Tracy says she believes her weight gain had something to do with rebellion. "My parents are very athletic," she says. "The comparison of parents that run marathons and a daughter who can't run a mile, it just becomes to me a void."
But with a weight loss of 34 pounds to date, Tracy has gotten over some of her rebellion—and her aversion to exercise. "I think it was really just about making the dedication, really, and making the decision to not self-destruct," Tracy says. "It was not that exercise was all that terrible. I said I really hated feeling like I was a failure at things, and I think exercise is something that the more you do it, if you're not feeling like it's tough, it's not working enough."
As Tori examined her feelings, she realized the attention people paid to her body when she was a child might have something to do with her weight gain. "I feel like as a young girl, my body was always being talked about, you know, 'That's a shapely little girl,'" she says. Tori says this kind of attention made her feel uncomfortable. "I don't know if I somewhat held onto some of my weight because of that—just like kind of a coat, so to speak," she says.
Now that she has lost 20 pounds, Tori is coming to terms with her body. "As I've gotten older and feeling more comfortable, and through this journey of really trying to lose this weight, I just feel like I'm at a point where I'm ready to take the coat off and show who I am," she says.
As for eating the wrong foods, Tori got an important lesson on portion sizes from Bob's book, The Best Life Diet. "I started looking at labels and reading portion sizes and thinking, 'Gosh, this portion you can only have a small amount, and it's a ton of calories,'" she says. "You don't realize how many times you're putting your hand in a bag of chips, or whatever. And that adds up."
At the boot camp, Bob asked each challenger to rate key areas of their lives—such as career, family, health and relationships—and Bill was the only one who scored every single section as negative. "I've never seen anyone rate every area of their life in a negative fashion," Bob says. "It just tells me nothing will ever be good enough."
Bill says that simple task was a wake-up call. "It's not that everything's bad. I have a great life," he says. "But I always feel like I'm falling short as a husband. I'm falling short as a father, as a businessman to my partners—every area. And my weight gain has just really been a big part of that, that I just kind of gave up on myself to focus on everything else, because I felt like I wasn't reaching anything."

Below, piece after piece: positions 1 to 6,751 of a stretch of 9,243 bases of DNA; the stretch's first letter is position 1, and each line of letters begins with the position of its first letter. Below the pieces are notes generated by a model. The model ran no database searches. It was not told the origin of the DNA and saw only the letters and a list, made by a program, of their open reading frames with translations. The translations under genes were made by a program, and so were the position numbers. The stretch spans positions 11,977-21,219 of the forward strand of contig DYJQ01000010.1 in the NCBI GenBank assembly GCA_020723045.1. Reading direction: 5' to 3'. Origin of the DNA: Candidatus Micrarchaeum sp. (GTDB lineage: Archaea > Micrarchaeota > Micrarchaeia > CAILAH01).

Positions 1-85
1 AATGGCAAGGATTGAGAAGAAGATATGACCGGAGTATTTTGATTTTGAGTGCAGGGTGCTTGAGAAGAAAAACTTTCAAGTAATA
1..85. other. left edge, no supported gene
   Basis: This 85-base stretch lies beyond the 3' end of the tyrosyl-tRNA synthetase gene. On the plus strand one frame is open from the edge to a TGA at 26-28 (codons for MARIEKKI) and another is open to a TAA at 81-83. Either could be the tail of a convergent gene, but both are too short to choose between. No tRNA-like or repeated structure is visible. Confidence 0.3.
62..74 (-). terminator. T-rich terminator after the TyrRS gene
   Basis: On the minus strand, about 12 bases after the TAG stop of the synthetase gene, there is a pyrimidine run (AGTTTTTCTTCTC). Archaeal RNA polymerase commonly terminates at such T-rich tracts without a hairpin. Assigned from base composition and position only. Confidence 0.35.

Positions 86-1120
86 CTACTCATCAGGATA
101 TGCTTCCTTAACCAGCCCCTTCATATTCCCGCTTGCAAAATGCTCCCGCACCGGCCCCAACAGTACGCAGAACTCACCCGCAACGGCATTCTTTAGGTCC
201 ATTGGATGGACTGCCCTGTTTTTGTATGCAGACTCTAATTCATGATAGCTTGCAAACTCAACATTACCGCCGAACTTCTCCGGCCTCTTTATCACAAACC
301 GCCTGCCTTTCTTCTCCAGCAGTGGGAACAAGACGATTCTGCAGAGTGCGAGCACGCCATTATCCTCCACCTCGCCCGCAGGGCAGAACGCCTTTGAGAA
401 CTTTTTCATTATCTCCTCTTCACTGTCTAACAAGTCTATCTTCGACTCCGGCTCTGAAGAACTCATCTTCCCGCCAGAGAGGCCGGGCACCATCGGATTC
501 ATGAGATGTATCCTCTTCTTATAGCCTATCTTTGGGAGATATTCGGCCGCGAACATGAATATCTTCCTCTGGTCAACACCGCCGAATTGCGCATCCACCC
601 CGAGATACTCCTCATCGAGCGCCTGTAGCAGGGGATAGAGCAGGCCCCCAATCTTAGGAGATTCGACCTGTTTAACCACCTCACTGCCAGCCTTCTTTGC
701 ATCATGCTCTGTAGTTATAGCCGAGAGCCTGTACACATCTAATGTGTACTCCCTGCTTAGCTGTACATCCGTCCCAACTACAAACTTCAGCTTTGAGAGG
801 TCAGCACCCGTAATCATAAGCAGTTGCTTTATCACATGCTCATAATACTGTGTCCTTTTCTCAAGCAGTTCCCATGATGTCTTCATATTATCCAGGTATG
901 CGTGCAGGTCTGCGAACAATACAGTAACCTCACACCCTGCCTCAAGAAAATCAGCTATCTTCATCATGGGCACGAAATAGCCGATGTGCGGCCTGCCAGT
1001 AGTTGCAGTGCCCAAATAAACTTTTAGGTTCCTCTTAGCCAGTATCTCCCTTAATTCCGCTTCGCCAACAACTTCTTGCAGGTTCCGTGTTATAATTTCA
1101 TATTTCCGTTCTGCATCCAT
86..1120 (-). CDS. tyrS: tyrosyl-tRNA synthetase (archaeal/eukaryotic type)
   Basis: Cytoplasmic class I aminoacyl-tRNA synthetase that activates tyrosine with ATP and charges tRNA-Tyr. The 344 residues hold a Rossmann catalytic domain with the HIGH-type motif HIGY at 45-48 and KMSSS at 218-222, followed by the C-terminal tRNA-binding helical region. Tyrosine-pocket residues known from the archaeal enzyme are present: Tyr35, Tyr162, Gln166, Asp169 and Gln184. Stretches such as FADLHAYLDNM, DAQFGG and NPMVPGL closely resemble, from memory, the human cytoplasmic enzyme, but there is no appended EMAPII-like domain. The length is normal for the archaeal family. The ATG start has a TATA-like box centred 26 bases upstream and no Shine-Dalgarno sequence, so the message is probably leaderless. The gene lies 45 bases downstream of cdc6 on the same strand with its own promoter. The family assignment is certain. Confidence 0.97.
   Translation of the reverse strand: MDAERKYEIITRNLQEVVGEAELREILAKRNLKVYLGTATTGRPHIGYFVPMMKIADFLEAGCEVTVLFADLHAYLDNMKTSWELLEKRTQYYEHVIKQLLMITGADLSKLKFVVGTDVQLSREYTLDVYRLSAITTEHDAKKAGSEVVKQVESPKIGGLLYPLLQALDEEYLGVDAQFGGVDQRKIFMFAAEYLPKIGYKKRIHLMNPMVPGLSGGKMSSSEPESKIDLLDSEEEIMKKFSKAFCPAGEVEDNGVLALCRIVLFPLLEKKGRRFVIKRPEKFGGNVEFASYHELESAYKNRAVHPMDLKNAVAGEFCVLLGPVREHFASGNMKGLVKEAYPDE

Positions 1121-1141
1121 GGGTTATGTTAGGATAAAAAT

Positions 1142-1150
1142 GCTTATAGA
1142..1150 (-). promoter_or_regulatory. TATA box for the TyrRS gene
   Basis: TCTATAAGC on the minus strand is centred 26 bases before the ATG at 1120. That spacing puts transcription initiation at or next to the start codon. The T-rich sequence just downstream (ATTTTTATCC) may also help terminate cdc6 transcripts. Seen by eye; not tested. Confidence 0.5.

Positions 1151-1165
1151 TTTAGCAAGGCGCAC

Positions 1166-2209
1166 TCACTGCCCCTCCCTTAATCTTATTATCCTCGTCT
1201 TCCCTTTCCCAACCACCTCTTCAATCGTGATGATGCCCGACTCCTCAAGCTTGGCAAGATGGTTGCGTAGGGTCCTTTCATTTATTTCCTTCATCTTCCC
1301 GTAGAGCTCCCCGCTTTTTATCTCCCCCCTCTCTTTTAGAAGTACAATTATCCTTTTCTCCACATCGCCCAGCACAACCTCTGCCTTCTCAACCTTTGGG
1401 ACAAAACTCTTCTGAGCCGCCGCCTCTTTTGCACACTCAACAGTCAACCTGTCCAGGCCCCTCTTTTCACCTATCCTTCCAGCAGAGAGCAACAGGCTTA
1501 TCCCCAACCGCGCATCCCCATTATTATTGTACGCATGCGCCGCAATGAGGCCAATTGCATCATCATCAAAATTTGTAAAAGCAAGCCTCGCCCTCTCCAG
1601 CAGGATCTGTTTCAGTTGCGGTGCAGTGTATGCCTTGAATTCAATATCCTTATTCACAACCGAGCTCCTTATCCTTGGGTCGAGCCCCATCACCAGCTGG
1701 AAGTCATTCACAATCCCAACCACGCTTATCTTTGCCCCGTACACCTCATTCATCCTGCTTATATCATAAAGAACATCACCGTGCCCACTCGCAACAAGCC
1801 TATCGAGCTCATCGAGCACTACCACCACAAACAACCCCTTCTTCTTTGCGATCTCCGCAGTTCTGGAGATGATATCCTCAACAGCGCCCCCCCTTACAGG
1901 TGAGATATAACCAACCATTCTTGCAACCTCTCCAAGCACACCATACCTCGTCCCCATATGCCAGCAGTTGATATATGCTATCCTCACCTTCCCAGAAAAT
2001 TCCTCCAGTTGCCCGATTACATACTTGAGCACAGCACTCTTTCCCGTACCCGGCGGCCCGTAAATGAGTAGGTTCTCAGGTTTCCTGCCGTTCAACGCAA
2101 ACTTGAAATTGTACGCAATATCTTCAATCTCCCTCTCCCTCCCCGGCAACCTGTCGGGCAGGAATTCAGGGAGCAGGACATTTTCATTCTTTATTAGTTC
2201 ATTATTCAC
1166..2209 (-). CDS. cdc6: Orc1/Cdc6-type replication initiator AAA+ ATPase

Since beginning the challenge, Bill says he has begun to accept the slower progress of his weight loss—instead of the faster results of a yo-yo diet. "I've really tried to make the choice every time, whether it's eating or whether it's exercise, that I'm not going to do anything that I can't commit to for the rest of my life," he says. "Because otherwise my personality is going to do it all at once, and I'll burn out and crash."
Despite LaToya's insistence that she is dedicated, Bob says he doubts her commitment to the program. "When I look in LaToya's eyes, I don't see someone that's fully committed. I see someone justifying why they're living their life the way they are living it," Bob says.
While she was under lockdown at Cal-a-Vie, LaToya lost six pounds—and, weeks later, her total hasn't changed. LaToya says her clothes are fitting better, and she really can't explain her steady weight. "I don't eat out. I'm picking the groceries and cooking and packing lunches and things like that. That wasn't happening before. And working out in a way that I hadn't been before, working out five times a week," she says. "All those things are happening, but obviously there's something missing, and I'm open to hearing what those things are."
Bob says he believes LaToya thinks she is doing everything right—but that might not be the case. "Is she as committed as most of the other challengers? Absolutely not. I can guarantee she's [overreporting] the exercise, not on purpose … and not doing what she says she's doing, and perhaps even underreporting on the eating side. And I think it's about, 'This is great. I want to lose weight if it fits into my lifestyle, but I don't want to change too much of my lifestyle.'"
LaToya's fellow challengers say they believe she is trying—but she might still be making some bad choices. "I think the more I read about eating out, I think that when we make choices that we think are healthy, they might not be as healthy as we think they are," Tracy says.
Melissa and Bill attest that LaToya has been doing some exercise. "We worked out last night, and it's the combination of the level of activity, like how hard she's pushing herself, because she hasn't done it before," Bill says.
So will LaToya be allowed to continue with the Best Life Weight Loss Challenge? "I say she stays and commits really hard to the program through the summer, and we'll see what happens in September," Bob says.